In 2006, when Matt Gongola joined Squash Meadow Construction in Edgartown, he was looking for a way to expand his knowledge of Island building. He’d been running his own company, doing everything from framing to finish work. Now he was ready to join a team.

“At that point in my career, I knew I had a lot left to learn,” Matt said, reflecting on his path to becoming a project manager with the company. “It’s good to work with other people to see how they do things. They can introduce you to things you haven’t done before.”

Delivery day in Edgartown - the driver backs down the driveway to deliver the modular box that will become the second story of the home's garage. Ray Ewing

If Matt joined the team with a mind to learn, he certainly joined at the right time. When the 2008 recession hit the Island, building demand cratered and Squash Meadow had to adapt fast. They had to find a more cost-efficient way to build.

The solution was modular construction, a method of building pieces of a house in a climate-controlled factory environment, then assembling the house from those modules at the building site. Squash Meadow initiated a partnership with Westchester Modular Homes in Wingdale, N.Y., a leader in building custom homes to high standards in a factory setting. They continue to work with them today.

The favorable prices and shorter building timelines have since popularized modular building on-Island. At the same time, design parameters for modular homes have expanded, unlocking a wider range of possibilities.

The Vineyard building environment in 2023 is a far cry from 2008 as the cost of both real estate and construction continue to rise. “As much as I’d like to think prices will come back down again, it’s like the price of a gallon of gasoline,” Matt said of the increase. “I don’t think we’re ever going to get $2.50 a gallon out here again.”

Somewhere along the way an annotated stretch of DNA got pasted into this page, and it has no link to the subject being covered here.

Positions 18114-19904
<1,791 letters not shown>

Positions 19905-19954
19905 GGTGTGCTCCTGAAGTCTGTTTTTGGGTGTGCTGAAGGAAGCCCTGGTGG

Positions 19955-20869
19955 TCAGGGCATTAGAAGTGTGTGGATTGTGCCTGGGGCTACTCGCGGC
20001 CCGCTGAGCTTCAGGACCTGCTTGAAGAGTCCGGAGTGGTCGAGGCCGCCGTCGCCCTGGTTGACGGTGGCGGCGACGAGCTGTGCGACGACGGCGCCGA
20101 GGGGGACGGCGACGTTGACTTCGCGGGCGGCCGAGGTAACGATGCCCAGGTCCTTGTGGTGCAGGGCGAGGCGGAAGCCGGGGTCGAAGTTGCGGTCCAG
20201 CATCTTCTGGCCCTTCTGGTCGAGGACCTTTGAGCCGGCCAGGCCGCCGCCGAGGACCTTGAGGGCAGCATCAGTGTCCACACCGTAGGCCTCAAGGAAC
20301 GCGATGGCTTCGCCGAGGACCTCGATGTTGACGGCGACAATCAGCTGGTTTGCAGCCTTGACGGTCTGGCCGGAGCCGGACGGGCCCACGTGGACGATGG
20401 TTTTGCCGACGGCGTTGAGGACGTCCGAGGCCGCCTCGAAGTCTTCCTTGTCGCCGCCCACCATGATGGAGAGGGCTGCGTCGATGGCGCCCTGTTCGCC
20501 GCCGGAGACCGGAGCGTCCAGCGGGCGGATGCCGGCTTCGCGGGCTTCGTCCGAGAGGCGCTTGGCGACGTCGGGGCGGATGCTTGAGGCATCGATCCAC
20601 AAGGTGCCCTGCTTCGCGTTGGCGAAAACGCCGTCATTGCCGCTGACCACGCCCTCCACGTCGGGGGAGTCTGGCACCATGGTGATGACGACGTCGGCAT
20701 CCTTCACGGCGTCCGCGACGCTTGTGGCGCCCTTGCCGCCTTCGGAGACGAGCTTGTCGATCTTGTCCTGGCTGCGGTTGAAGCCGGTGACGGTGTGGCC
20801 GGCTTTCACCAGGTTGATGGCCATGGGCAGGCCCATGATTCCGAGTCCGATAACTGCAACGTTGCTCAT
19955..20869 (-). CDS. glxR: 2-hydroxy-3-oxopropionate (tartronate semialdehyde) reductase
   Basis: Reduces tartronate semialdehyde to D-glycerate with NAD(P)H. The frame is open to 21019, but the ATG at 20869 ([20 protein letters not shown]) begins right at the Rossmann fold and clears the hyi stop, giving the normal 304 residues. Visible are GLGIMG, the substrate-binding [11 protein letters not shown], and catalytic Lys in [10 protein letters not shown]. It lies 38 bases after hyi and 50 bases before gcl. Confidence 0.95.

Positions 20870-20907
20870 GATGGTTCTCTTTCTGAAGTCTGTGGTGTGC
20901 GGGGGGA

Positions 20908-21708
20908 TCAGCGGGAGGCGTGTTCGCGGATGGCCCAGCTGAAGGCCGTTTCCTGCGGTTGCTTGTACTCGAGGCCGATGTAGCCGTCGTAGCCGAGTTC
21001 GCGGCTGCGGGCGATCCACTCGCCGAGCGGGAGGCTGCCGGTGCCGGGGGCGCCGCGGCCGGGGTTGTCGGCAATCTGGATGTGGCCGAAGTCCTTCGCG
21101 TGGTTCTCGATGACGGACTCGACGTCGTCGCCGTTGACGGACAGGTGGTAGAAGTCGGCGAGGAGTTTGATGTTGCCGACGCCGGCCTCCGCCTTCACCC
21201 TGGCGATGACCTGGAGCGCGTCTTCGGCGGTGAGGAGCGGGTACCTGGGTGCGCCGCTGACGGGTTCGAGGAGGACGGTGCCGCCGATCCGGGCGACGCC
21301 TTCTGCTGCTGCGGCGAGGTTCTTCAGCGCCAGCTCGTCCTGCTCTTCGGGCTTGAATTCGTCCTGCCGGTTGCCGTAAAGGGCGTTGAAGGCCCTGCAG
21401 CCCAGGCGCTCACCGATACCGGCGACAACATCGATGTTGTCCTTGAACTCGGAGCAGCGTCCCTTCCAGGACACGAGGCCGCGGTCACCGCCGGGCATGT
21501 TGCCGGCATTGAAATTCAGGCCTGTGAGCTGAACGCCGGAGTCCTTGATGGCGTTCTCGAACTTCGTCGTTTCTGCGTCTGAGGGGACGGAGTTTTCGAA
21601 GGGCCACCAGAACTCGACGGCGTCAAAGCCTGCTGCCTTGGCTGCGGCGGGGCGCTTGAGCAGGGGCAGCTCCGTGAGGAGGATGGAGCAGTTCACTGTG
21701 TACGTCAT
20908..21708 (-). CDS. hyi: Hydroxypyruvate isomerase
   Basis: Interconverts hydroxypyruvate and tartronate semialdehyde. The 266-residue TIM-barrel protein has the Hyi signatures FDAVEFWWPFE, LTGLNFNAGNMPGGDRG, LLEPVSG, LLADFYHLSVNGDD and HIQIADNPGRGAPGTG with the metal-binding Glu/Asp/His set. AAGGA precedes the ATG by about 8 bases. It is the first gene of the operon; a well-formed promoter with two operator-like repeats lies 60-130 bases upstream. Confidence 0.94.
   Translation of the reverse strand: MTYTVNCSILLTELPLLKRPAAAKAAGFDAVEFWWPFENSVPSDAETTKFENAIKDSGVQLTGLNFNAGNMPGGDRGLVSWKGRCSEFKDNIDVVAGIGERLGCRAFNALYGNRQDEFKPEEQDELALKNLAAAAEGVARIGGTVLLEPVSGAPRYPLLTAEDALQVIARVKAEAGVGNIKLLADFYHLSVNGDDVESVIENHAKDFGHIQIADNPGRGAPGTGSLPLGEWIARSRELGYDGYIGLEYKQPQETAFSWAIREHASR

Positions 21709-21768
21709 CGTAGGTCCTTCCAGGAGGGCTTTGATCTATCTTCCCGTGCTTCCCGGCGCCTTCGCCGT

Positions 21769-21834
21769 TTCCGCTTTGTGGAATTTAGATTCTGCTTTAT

The crane lowers one of two 14' x 50' modules that make up the second story. The first story is composed of two 14' x 62' modules side by side, along with a 12' x 15' bump-out. Ray Ewing

Recent decades have brought other challenges to builders, he said, and they must always be ready for what the next project might throw at them.

Matt’s background, he said, has prepared him for the challenge.

“I’m a carpenter by trade, so there was a period of time where I was doing everything in the field from frame to finish,” he said. “Now I’m a project manager, though every now and again I get to throw on a toolbelt and get my hands dirty with the guys.”

How it (Usually) Works

Matt’s involvement with a given project begins with the design, always a collaboration with the customer. After consulting with the customers on their vision, Matt and his team design the home, break the design down into individual modules and make a plan for how they will fit all the parts together.

Once that process is complete, Squash Meadow sends the plans to Westchester.

“Westchester actually has a rail system that runs through the factories,” Matt said, describing Westchester’s fabrication process. “They build the modules on railcars, and it’s just like the Fred Flintstone cartoons: the whistle goes off and all the cars shift to the next station.”

Meanwhile, as the assembly line chugs along, Matt sits down with his calendar to begin the intensive process of coordinating the 10-plus subcontractors they will need to juggle in order to complete each job.

“There are a lot of connections that must be made between the boxes,” said Matt, “and always some tweaks and modifications that have to be made.” Ductwork, plumbing, septic engineering, foundation, electric and well water all need to be subbed out.

“Building trust is a big part of this process. There can be that trickle-down effect; if one sub holds the job up, it just ripples through the project,” Matt pointed out.

To give the bump-out room a cathedral ceiling, the module arrives in two pieces; in the foreground is the roof that will be placed on top of the bump-out to create that ceiling. Ray Ewing